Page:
Voters in Lincoln will go to the polls tomorrow (Thursday, May 5) to choose their local ward councillors.
There are 11 seats up for grabs, one in each ward and a third of the 33 councillors on the authority.
Local Democracy Reporter Daniel Jaines visited the shopping park on Wolsey Way in Glebe Ward – the tightest race in last year’s elections with just 28 votes separating Labour Council Leader Ric Metcalfe from his opponent – to ask for people’s priorities.
During interviews some key topics emerged.
The cost of living was among the high priority items, along with a desire for more engagement from councillors and more being done to tackle local issues such as youth anti-social behaviour and transport.
However, there was also a sense that voters wanted to send a message to the national leaderships.
Elaine Wright, who lives on Outer Circle, always votes adding: “If you don’t you can’t complain.”
“This year more than anything it’s got to be energy bills and stuff like that,” she said.
“Over the years they’ve taken so much away like youth clubs and now you’ve got kids lounging round the streets. They’re going to do that because there’s nothing else to do.”
She said it often felt like councillors didn’t listen to residents.
“I know it’s hard on them because they only get so much money, but sometimes you get the feeling that councillors just dismiss what people want,” she said.
“They don’t go on the estate and ask what people want.”
Michelle Travers won’t be voting this year, having not had her polling card through, however, she backed what Elaine was saying.
“It’s about time they started listening to people that live here. Everything is for the students, not for us,” she said.
“They’re changing the town centre without asking our opinion.
“We’ve not been as involved as we’d like in the decision making.”
She said she voted Tory last time, but this time was a floating voter between the two main parties.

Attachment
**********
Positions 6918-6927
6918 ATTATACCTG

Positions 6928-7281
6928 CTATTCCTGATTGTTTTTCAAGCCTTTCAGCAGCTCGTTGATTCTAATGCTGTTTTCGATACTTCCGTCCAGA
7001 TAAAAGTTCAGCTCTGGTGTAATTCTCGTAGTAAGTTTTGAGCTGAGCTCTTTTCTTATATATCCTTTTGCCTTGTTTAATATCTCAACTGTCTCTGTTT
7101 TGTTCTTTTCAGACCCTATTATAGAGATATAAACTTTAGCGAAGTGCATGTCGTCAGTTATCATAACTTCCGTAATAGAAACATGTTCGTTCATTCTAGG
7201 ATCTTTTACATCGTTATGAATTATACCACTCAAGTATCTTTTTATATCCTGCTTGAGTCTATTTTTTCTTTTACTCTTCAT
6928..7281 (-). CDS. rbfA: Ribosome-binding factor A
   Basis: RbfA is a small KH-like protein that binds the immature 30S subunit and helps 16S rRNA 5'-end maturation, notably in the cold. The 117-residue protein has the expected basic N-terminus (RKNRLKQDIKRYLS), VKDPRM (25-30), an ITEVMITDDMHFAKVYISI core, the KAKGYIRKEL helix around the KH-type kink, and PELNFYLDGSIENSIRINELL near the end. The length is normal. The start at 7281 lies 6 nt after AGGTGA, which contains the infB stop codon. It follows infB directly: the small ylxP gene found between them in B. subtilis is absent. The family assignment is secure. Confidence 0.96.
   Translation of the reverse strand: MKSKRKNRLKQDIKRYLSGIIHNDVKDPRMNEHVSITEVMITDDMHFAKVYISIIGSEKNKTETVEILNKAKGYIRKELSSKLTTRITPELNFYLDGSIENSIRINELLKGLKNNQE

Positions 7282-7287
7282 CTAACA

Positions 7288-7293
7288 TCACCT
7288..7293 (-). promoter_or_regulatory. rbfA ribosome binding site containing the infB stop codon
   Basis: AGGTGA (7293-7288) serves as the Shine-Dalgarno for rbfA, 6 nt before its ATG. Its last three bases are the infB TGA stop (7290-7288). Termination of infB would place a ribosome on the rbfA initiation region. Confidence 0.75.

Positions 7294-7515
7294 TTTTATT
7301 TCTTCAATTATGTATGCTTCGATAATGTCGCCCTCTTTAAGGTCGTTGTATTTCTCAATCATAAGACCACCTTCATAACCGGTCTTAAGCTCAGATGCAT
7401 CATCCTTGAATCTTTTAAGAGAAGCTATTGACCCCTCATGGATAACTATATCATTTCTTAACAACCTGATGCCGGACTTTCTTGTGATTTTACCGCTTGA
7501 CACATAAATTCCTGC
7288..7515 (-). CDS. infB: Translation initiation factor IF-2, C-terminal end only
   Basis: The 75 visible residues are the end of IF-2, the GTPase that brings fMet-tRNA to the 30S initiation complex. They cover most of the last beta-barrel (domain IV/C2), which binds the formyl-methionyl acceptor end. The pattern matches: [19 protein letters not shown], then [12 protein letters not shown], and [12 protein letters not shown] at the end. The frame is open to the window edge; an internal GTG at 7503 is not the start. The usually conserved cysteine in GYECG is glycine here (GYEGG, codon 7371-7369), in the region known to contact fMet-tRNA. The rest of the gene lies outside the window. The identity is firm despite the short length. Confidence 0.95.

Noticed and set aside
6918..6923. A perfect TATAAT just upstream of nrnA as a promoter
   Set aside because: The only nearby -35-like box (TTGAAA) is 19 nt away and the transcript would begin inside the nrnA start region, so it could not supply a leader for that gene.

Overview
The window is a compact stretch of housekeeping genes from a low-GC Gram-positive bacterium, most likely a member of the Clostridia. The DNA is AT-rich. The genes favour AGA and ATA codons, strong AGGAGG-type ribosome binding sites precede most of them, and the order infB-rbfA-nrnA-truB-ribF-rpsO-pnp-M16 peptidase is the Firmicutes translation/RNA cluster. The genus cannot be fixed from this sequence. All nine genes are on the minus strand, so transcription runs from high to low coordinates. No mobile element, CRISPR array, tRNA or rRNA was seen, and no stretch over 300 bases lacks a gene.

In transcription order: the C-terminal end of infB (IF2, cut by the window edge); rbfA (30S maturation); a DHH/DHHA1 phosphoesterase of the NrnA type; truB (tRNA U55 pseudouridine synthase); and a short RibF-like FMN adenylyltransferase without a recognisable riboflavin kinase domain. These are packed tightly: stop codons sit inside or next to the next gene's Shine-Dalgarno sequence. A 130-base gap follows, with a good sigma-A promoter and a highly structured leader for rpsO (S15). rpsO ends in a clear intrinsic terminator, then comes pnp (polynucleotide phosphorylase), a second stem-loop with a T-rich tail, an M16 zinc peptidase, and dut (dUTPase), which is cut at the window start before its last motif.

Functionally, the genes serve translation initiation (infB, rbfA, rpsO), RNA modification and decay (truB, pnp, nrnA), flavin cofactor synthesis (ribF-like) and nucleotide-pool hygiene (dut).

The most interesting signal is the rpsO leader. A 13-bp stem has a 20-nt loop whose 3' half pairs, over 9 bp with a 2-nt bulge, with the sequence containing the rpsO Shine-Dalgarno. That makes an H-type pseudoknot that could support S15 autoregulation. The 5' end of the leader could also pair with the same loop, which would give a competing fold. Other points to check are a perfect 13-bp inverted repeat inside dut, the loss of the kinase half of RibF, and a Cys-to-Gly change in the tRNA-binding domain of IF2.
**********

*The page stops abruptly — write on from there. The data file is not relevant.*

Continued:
Paul Chave, who said he was “strictly Labour” said his main focus was on protecting healthcare services from being privatised, particularly as a Lincoln Hospital worker.
He said his vote would mostly be a message to the higher ups that there needed to be changes, adding: “There are Conservatives that could be strong leaders but Boris Johnson isn’t one.”
And he wasn’t the only one.
One usually staunch Conservative Ermine Estate voter, who did not give his name, told the LDR that it was the second time he hadn’t voted for his mainstay party.
“I want to get rid of Johnson, he’s completely useless,” he said, accusing the Prime Minister of “waffle and stall”.
“I’m an absolute Tory but I’m voting a different team this year, Haven’t quite made up my mind but I want to slap him on the nose,” he said.
However, he was just as tough on Kier Starmer saying he “can’t speak well”.
His main priorities were the rising bills, and increasing costs of projects said to help the nation, while he was critical of the parties actions on the triple lock pension.
Several others made their feelings very clear, as they dashed past the reporter, with one saying he was “sick of them all now” while another said the Lib Dems would “do what I would like” without explaining further.
For the latest Local Election 2022 news, including candidate lists and party priorities, visit here.